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Connexin 43 phosphorylation by casein kinase 1 is essential for the cardioprotection by ischemic preconditioning
Journal Contribution - Journal Article
Myocardial connexin 43 (Cx43) forms gap junctions and hemichannels, and is also present within subsarcolemmal mitochondria. The protein is phosphorylated by several kinases including mitogen-activated protein kinase (MAPK), protein kinase C (PKC), and casein kinase 1 (CK1). A reduction in Cx43 content abrogates myocardial infarct size reduction by ischemic preconditioning (IPC). The present study characterizes the contribution of Cx43 phosphorylation towards mitochondrial function, hemichannel activity, and the cardioprotection by IPC in wild-type (WT) mice and in mice in which Cx43-phosphorylation sites targeted by above kinases are mutated to non-phosphorylatable residues (Cx43(MAPKmut), Cx43(PKCmut), and Cx43(CK1mut) mice). The amount of Cx43 in the left ventricle and in mitochondria was reduced in all mutant strains compared to WT mice and Cx43 phosphorylation was altered at residues not directly targeted by the mutations. Whereas complex 1 respiration was reduced in all strains, complex 2 respiration was decreased in Cx43(CK1mut) mice only. In Cx43 epitope-mutated mice, formation of reactive oxygen species and opening of the mitochondrial permeability transition pore were not affected. The hemichannel open probability was reduced in Cx43(PKCmut) and Cx43(CK1mut) but not in Cx43(MAPKmut) cardiomyocytes. Infarct size in isolated saline-perfused hearts after ischemia/reperfusion (45 min/120 min) was comparable between genotypes and was significantly reduced by IPC (3 x 3 min ischemia/5 min reperfusion) in WT, Cx43(MAPKmut), and Cx43(PKCmut), but not in Cx43(CK1mut) mice, an effect independent from the amount of Cx43 and the probability of hemichannel opening. Taken together, our study shows that alterations of Cx43 phosphorylation affect specific cellular functions and highlights the importance of Cx43 phosphorylation by CK1 for IPC's cardioprotection.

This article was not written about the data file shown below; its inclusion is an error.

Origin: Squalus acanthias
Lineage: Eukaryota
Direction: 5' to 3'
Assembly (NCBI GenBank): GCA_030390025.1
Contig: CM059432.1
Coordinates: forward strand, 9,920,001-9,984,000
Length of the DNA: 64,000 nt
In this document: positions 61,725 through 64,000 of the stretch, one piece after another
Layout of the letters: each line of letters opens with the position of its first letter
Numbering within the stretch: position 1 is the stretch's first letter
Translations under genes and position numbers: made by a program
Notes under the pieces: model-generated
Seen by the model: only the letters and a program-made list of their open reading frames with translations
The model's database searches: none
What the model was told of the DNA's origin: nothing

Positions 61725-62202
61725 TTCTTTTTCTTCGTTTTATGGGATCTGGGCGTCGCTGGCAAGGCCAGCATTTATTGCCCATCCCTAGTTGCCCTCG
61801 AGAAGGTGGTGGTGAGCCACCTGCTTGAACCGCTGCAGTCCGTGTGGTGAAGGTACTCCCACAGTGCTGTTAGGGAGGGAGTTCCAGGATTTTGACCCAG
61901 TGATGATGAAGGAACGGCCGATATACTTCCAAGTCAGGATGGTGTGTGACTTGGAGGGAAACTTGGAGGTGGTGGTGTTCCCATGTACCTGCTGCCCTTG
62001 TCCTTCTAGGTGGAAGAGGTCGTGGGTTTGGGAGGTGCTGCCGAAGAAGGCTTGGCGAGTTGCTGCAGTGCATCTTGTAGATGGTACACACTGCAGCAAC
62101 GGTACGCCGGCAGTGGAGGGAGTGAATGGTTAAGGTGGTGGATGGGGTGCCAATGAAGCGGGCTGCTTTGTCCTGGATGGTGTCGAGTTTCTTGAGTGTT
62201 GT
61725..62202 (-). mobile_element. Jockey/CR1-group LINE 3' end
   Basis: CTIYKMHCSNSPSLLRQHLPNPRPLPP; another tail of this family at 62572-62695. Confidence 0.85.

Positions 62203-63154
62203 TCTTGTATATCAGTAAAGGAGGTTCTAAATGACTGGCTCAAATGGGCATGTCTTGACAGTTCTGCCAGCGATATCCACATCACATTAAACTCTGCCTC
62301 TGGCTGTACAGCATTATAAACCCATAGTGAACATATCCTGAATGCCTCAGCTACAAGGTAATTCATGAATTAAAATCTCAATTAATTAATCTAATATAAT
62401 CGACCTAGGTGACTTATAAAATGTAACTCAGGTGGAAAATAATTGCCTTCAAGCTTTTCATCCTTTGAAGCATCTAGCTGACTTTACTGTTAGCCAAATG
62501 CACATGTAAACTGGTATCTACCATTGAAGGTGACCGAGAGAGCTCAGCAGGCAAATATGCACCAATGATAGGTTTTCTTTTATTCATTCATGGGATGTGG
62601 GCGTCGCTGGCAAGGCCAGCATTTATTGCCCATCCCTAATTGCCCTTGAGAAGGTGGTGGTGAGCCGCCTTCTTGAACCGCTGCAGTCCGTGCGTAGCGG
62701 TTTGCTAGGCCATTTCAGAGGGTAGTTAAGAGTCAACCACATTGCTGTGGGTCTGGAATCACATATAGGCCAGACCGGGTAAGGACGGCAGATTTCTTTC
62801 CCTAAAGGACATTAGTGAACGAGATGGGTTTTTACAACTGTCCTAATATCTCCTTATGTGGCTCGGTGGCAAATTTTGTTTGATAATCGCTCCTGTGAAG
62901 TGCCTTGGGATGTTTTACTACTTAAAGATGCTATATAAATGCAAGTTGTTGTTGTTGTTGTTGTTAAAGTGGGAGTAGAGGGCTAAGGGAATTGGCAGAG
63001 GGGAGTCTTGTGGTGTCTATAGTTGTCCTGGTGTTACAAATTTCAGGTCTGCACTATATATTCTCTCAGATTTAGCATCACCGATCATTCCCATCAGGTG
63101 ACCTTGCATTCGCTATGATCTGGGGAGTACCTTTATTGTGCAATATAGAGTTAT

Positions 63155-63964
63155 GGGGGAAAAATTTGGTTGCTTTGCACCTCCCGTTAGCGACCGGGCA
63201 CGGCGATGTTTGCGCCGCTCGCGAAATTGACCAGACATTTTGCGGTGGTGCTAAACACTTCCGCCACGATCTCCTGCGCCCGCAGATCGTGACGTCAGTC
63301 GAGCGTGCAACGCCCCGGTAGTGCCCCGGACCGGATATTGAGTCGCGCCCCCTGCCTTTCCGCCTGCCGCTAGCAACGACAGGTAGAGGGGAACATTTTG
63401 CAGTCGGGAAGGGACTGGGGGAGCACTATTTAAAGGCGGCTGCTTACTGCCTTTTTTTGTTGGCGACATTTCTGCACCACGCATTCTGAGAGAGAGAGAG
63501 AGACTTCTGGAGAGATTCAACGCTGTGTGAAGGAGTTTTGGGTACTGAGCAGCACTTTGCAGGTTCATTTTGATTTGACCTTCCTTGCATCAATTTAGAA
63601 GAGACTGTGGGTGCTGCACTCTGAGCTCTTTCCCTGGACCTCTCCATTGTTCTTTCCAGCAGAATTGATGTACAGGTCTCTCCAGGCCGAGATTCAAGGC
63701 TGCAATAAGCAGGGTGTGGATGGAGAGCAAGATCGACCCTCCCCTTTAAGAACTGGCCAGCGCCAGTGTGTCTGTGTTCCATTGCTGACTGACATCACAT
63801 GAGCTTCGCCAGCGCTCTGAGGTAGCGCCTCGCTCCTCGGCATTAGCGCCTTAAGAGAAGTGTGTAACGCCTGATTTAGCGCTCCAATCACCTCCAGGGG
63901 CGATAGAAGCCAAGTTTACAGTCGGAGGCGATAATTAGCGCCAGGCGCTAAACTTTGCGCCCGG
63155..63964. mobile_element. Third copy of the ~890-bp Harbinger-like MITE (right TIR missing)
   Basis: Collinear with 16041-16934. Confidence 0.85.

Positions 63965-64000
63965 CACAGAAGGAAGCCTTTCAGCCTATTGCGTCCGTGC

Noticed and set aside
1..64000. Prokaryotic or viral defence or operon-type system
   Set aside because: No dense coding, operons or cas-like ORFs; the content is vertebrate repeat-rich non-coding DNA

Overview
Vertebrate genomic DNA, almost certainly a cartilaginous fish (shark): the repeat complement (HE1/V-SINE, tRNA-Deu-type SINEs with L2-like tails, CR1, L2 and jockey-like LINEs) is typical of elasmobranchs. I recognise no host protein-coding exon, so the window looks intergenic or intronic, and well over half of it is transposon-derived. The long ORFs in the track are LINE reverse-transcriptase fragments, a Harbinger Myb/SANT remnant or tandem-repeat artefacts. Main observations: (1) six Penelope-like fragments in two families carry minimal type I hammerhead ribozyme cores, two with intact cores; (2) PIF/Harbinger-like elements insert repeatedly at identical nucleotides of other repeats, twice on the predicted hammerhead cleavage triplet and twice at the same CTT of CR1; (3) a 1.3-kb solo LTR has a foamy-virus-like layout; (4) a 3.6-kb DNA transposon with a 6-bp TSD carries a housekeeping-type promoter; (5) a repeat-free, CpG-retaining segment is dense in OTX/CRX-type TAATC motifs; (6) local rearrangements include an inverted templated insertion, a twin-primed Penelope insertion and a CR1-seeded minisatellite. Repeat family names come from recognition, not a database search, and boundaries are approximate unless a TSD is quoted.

Journal: BASIC RESEARCH IN CARDIOLOGY